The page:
Victor Zale

I started dancing in 2013.

As a male dancer, one major challenge I face on a daily basis, is parents preferring a female teacher for their children, in place of a male.

In Nigeria, it is difficult to find the right resources and centres to practice.

Due to these challenges, I transitioned my energy to yoga just to stay motivated and fit. People I look up to in the ballet community are; Seirgen Polinen, Shale Wagman, Peter Obond James, and Ayo Tsalu, for motivation and strength.


Ballet is literally my life. I started dancing when I was 10 years old, but started professional training in 2017.

My family is my groupè, I don’t have many friends outside dance and my peers understand my passion. Regardless of this support, I still get teased.

Ballet chose me. It has continued to choose me over and over again.

During the pandemic, my business network went down drastically. However Ballet has a beautiful community built on the social media which was very active during the lockdown/COVID period that kept me motivated.

In dance, I look up to Alessandra Ferri , I call her my ballet Mom. Even at her age, she’s fire on stage. Another is Skylar Brandt. She is always giving out new dance challenge and online classes. She is humble to a fault, and replies any questions you have, which is not so common amongst many Principal ballet dancers.

One major challenge ballet dancers face in Nigeria is non availability of accommodating platforms to perform. Ballet dancers are side-lined during dance competitions.

I would advise any aspiring dancer to, take their time. Make research. DO NOT rush enpointé just because it looks pretty. Ballet has a lot of work and a life time of training process! Enjoy it and be thankful for the opportunity to be part of a community.

Anthonia Egwoyi

Ballet is more than just dancing to me. It’s more of a place. A place where I find peace, happiness and where I can be myself and express myself without words.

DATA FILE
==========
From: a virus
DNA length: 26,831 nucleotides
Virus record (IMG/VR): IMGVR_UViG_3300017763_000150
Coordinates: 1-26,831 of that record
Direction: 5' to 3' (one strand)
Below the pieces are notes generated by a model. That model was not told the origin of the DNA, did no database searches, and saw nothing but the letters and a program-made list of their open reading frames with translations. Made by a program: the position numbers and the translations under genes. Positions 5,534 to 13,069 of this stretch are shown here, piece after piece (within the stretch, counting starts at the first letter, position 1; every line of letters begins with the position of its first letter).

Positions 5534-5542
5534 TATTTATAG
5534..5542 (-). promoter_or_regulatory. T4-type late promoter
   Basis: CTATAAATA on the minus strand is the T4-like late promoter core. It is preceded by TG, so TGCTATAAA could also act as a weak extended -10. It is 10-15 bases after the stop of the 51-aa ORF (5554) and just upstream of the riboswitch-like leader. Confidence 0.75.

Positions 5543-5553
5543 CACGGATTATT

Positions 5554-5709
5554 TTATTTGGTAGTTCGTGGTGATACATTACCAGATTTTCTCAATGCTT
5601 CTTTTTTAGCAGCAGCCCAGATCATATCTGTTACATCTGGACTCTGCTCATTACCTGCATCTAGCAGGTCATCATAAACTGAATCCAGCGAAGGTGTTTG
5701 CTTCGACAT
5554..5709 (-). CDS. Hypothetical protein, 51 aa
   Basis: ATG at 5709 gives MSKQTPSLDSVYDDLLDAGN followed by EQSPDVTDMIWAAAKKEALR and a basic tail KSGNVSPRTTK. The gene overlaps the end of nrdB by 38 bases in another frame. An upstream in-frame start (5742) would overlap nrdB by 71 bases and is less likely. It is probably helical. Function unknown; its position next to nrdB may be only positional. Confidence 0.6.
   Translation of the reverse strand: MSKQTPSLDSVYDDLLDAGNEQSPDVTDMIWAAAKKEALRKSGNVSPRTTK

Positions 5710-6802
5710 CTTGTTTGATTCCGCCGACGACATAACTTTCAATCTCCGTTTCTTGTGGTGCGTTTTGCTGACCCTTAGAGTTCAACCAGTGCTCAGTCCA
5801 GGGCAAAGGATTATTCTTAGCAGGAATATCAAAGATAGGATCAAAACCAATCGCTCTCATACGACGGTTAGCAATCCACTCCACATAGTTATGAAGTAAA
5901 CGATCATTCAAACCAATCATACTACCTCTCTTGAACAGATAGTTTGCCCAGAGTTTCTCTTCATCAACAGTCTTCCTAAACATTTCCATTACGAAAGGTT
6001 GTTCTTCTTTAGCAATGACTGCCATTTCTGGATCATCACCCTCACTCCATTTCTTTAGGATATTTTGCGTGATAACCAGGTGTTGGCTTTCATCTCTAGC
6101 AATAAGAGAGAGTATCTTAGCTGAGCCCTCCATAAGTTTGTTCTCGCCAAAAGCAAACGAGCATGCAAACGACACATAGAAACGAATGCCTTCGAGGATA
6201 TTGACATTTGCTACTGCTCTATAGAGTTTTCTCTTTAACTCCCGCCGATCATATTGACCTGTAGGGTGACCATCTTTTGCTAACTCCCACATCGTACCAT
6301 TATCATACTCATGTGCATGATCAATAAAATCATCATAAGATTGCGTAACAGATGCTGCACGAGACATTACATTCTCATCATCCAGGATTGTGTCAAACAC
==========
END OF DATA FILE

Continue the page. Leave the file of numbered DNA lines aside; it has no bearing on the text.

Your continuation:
I started dancing from my local church. But I started ballet training professionally in 2019. When I shared the news of training at a ballet academy, my family was happy since they knew how much I loved dancing but they had a problem with the distance between the dance academy and my house, they were worried about my safety. When I started dancing, i was already in school, so sometimes when I had an evening ballet class, I would tell my family i had evening classes but I never told them the kind of class.

But now, they are very supportive and I don’t have to lie about my classes.

My friends were very supportive from the beginning . They were proud to be friends with a ballerina and that made me feel really special.

I didn’t choose this path, it chose me. I love and enjoy the other dance styles but the feeling I get from dancing ballet is something words cannot describe.

Covid really affected the entertainment industry. Many productions were stopped, movie theatres were shut down, dance studios closed.

The virus took a huge toll on me. I had to stop going to the dance studio to train and even though I had online classes, it still wasn’t easy. Later on the studio was shut down and I had to start training on my own, it was hard since there was nobody to motivate me.

I didn’t come this far to give up. The two people I look up to in ballet dance are Ijeme and Sharon Chance.

We don’t have a lot of professional ballet teachers in Nigeria. I couldn’t access one myself until I was given a scholarship at the BAP where I started my ballet journey.

One mistake I’ve made so far would be inconsistency.

If you’re an aspiring dancer or ballerina, I want to let you know that you can be anything you want to be. Don’t give up.

Peter Micheal

Ballet wasn’t the foundation of my dance. I could remember how I had issues agreeing to learn it at a dance camp. But through my Journey, I decide to try it, and I saw a dimension of dance I’ve never seen before, the Calmness, patience, endurance, Motivation, teamwork of ballet made me love it and train in the art form.

For me, ballet is one dance style whose enormous elements, rippled not just in dance alone but also in Life.

I started training professionally 7 years ago. I attended workshops, devoted time to research, teaching, and paying for classes.

Initially, I’ve always looked at ballet as a dance I wouldn’t want to train in. Eventually, when i started it, I was criticised by friends. When it comes to ballet and a male dancer in Nigeria, the major stereotypes are the conceptions that ballet is not a “male kinda dance”, “most male ballet dancers are gay”, “It will change your shape”, “a man shouldn’t do splits”.

Ballet is so expressive and allows me to paint images, forms and ideas that I have running through my head and I have a lot of people inspiring me daily, dancers like ; Qudus Onikeku, Charles artistry, Emmanuel Enojo Francis, Isaac Jiga, Joshua Akubo, Philip Chbeeb, Emmanuel Osahor, and Jemima Angulu.

These persons have made an impact in my life as a dancer and I cannot look away from that fact.

Major challenges modern dancers face in Nigeria are, Stigma, Unavailability of ballet Community, and Lack of well-trained ballet instructors. Regardless of these challenges, my advice to dancers would be: stick with it , if it makes you happy. DO IT REGARDLESS.